Art world loses icon

August 26, 2009 by Henry Benjamin
Read on for article

Joseph Brown, one of Australia’s greatest art collectors, has died in Melbourne at the age of 92.

Joseph Brown painted by Wes Walters

Joseph Brown painted by Wes Walters

Joseph Brown

Joseph Brown

Brown’s main claim to fame is his donation in 2004 of 154 works of art  to the National Gallery of Victoria. The value of the collection was estimated to have been around $30 million at the time.

The philanthropist was born in Lodz, Poland in 1918 and arrived in Australia in 1933. With a successful rag trade business behind him, he opened his first gallery in Melbourne in 1967 and specialised in fine-tuning the art of how to put together an art collection.

His nephew Norman Rosenblatt told J-Wire: “He was very proud of being Jewish and believed that a Jew was a Jew was a Jew to the extent that he belonged to two Shules..Elwood which is Orthodox and Temple Beth Israel which is Progressive. He would go to each on alternative weeks.”

Rosenblatt said that his uncle had boarded the first plane for Israel after the outbreak of the 1967 Six Day War. He added: “they would not let him fight, but he was one of the first people to reach the Wall.”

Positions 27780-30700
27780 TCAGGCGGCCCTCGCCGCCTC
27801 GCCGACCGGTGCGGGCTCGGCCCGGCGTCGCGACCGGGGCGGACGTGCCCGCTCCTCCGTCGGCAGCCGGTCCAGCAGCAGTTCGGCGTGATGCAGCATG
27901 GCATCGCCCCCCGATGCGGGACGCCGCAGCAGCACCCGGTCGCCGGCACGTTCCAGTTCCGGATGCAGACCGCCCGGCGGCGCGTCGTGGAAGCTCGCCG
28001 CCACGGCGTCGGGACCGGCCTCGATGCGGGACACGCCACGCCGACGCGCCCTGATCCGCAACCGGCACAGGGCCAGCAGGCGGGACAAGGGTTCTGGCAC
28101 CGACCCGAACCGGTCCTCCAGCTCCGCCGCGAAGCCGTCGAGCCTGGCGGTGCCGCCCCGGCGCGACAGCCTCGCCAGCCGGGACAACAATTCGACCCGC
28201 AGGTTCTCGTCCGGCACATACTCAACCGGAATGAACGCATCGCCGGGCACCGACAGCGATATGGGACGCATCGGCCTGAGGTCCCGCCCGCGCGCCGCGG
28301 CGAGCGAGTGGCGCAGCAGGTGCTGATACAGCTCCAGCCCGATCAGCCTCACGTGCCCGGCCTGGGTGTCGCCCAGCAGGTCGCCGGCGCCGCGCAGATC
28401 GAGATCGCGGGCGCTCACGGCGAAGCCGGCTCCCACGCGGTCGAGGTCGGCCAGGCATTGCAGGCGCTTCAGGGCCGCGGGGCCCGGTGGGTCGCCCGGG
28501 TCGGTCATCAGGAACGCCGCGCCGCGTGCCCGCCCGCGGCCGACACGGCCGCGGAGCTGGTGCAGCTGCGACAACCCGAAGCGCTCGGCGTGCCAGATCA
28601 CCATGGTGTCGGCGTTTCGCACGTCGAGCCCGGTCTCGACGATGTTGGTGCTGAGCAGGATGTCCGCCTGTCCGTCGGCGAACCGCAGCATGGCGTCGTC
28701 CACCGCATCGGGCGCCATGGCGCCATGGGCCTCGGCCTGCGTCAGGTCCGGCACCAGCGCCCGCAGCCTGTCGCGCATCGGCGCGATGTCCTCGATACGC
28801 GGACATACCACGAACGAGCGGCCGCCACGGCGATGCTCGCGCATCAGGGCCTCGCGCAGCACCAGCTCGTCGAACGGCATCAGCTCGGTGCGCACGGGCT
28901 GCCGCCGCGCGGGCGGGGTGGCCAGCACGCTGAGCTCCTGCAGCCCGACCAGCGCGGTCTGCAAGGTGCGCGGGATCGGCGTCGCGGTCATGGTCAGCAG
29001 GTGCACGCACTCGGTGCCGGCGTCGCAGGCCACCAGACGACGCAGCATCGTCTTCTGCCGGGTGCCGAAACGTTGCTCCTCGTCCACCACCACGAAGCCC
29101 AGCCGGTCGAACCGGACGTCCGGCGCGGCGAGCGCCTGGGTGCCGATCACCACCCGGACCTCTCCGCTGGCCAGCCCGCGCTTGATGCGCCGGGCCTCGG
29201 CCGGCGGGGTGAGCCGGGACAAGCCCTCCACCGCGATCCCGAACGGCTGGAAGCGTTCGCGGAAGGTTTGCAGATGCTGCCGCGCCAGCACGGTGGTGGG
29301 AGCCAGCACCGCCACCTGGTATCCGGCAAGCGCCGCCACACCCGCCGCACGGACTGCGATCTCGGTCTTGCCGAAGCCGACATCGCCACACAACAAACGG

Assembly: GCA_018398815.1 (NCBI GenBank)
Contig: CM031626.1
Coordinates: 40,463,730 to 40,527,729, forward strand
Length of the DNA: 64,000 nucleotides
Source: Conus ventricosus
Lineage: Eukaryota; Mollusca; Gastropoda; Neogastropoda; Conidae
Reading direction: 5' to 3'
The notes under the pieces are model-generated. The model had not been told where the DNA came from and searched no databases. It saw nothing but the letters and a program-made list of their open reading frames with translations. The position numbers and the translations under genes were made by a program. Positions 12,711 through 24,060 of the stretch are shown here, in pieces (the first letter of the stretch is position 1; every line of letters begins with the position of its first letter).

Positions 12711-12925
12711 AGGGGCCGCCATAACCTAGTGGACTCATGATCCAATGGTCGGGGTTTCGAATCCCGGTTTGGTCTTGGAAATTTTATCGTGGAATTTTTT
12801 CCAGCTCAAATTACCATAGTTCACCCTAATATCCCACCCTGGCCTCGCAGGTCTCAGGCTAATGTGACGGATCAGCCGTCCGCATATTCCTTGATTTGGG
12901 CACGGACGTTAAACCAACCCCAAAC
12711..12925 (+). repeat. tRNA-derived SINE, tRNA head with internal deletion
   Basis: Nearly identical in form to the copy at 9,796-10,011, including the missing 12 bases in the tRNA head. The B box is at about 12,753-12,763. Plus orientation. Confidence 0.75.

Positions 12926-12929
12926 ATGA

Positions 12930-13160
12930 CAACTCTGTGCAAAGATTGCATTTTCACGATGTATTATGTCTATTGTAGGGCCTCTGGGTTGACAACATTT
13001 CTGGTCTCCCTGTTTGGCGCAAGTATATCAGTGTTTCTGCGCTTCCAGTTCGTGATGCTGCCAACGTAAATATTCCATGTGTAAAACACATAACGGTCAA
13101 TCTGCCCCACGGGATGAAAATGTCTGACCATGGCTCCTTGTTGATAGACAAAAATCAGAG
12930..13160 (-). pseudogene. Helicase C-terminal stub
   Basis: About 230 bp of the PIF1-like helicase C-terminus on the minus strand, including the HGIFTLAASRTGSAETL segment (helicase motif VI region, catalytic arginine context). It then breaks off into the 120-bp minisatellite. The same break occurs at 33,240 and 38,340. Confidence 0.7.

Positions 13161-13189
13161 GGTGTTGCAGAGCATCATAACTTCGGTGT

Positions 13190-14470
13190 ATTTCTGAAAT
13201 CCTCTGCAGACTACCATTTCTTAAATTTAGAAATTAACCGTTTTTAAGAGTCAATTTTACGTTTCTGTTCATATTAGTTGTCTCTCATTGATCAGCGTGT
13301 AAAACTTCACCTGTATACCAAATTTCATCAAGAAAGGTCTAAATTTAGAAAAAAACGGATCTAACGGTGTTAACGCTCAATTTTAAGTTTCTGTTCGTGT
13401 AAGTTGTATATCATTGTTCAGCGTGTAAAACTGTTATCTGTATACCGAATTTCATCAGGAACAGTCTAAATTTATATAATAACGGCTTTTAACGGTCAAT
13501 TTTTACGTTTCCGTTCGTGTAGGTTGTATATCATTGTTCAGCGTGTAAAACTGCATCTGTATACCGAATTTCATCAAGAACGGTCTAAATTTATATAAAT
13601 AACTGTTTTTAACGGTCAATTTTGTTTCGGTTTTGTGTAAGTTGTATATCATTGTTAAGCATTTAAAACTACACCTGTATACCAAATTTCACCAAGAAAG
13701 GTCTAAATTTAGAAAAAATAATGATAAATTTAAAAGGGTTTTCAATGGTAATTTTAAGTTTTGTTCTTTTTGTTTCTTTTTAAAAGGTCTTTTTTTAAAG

Brown is survived his wife Estelle and one son and two daughters.

Frederick McGubben's "Autumn Memories" Donated by Brown to the NGV in 2004

Frederick McCubben's "Autumn Memories" Donated by Brown to the National Gallery of Victoria in 2004

The National Gallery of Victoria issued the following statement:

The National Gallery of Victoria today paid tribute to the contribution of one of its greatest philanthropists, Joseph Brown AO, OBE, and expressed sadness at his passing. Dr Brown, 91, was a distinguished Melbourne collector, art dealer, and artist.

In 2004 Dr Brown gifted to the NGV the largest and most generous gift of Australian 19th and 20th century art ever donated to an Australian gallery or institution. It included over 100 major paintings and sculptures, 54 works on paper (watercolors, drawings and prints) and works by Dr Brown.

Lynne Kosky, Minister for the Arts, said that Dr Brown had left a tremendous legacy for all Australians: “His gift was extremely generous, and the outstanding artworks in his Collection are a very important addition to the NGV’s holdings of Australian art”.